From my spot on the race course, I get the best sunrise view. The palm trees look black against the citrusy yellow backdrop and with the morning sky getting brighter, I’m starting to get a better look of the water in front of me. At this point, I’ve been up for hours but the day is just starting. Most runners (particularly those who race) are accustomed to these early morning hours. Hours earlier, we rose well before dawn, I funneled coffee into my water bottle and then left the hotel just as the last Saturday night partiers dribbled back to the lobby. Now, I stand with a vacation home at my back, sparkly Caribbean water in front of me and the Marathon Bahamas race course sandwiched in between. I focus on the road watching for Canadians to run by.
Minutes later, Canada’s first woman in the half-marathon runs effortlessly past. This Vancouver runner is accompanied by her husband and a couple friends for her week on Paradise Island in the Bahamas. Most of them are out on the course and afterwards, they’ll stick around to explore the island. Caribbean waters are enough to pull anyone out of a winter rut in mid-January— so I think anyway. I’m not surprised that there seems to be a growing number of runners talking about heading south to combine their passion for running with some well-needed days soaking up the sun by a turquoise waterfront.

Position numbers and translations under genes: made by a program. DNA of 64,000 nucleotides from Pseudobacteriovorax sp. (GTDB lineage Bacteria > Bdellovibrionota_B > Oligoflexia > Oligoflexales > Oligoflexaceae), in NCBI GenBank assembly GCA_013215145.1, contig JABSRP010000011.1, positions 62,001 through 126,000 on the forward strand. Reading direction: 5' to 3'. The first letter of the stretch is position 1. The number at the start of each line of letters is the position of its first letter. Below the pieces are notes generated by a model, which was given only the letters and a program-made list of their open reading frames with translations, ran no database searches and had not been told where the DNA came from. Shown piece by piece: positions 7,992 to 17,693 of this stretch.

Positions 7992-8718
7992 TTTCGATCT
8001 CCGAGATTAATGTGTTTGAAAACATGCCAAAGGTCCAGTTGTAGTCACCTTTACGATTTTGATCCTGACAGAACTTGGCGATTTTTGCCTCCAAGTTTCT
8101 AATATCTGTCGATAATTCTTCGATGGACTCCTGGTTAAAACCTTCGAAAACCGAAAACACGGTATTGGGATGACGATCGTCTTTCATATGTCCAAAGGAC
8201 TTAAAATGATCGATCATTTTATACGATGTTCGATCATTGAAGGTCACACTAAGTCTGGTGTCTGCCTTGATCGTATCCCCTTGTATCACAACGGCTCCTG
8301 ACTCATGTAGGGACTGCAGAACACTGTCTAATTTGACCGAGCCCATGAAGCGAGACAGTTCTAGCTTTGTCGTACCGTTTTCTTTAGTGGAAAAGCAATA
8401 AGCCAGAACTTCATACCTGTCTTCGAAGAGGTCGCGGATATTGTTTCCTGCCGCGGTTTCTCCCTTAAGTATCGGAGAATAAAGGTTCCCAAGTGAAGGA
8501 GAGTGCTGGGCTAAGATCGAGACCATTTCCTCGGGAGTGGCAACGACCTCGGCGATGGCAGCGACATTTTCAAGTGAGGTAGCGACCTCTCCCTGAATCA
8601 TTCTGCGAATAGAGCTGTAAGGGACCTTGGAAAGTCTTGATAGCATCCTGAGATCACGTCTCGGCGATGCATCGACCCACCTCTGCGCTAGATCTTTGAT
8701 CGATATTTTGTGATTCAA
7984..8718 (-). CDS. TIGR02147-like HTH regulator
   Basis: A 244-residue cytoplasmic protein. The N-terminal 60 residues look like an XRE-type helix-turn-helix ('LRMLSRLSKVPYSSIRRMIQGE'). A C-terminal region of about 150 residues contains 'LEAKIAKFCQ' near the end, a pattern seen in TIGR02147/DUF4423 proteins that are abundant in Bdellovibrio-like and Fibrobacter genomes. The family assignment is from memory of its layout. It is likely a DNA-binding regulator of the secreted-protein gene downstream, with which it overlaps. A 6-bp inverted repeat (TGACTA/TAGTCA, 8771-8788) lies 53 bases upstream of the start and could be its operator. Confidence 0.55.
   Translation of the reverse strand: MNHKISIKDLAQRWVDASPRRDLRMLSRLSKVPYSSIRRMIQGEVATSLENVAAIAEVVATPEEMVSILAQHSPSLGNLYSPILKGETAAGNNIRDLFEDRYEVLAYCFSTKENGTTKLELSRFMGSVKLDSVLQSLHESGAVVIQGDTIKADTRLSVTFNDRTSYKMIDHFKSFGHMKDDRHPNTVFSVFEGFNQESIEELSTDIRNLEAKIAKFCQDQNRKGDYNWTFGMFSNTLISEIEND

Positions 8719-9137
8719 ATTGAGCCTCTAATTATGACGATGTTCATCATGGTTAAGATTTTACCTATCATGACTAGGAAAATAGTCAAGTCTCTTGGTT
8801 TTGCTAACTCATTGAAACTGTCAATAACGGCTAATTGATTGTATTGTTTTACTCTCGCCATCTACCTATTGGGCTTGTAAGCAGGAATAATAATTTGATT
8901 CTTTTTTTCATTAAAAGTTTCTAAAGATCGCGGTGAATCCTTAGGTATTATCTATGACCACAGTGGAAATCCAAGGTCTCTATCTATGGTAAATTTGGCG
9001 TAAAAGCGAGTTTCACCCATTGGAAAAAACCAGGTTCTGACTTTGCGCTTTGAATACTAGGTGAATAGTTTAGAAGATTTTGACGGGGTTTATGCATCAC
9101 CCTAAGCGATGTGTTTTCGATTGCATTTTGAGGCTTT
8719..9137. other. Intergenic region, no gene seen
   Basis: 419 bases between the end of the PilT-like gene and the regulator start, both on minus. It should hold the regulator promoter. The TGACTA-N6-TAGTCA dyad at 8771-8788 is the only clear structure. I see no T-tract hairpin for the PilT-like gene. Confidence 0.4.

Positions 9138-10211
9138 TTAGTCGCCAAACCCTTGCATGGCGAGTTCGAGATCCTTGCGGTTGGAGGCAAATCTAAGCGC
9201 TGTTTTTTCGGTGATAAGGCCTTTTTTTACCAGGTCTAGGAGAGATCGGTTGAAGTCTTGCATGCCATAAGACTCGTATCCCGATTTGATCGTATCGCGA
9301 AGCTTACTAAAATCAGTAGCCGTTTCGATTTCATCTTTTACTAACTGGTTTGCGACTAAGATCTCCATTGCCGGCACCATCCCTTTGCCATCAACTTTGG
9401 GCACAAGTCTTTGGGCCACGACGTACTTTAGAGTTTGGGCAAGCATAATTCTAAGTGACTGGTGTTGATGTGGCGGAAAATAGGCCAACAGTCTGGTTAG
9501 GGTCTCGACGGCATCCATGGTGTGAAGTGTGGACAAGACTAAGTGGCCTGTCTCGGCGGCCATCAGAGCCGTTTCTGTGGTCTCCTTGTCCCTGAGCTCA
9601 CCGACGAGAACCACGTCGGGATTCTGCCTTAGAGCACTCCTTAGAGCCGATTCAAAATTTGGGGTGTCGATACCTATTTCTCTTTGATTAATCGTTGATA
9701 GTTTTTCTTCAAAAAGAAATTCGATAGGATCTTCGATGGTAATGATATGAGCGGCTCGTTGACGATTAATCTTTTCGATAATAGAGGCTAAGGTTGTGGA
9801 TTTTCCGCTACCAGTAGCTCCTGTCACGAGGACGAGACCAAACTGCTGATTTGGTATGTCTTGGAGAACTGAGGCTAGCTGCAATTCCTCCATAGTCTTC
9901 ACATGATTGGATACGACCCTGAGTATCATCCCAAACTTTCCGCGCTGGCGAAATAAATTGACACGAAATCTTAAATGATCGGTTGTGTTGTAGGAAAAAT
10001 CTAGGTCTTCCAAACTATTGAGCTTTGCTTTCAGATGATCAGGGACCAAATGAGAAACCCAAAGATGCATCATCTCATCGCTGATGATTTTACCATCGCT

I fly out of Toronto on Friday afternoon to take in the race. Swapping winds that freeze my cheeks for humid air is a welcome trade at this time of year. There are 700 islands that make up the nation of the Bahamas. These pieces of land are scattered down through the Caribbean. Actually, they go much farther south than I thought— the southernmost island sits just off the coast of Brazil. For four days smack in the middle of January, I’m getting the chance to see one of them: Paradise Island. It’s the home to the capital Nassau and, of course, it’s also the island that hosts Marathon Bahamas which, in 2017, is in its eight year.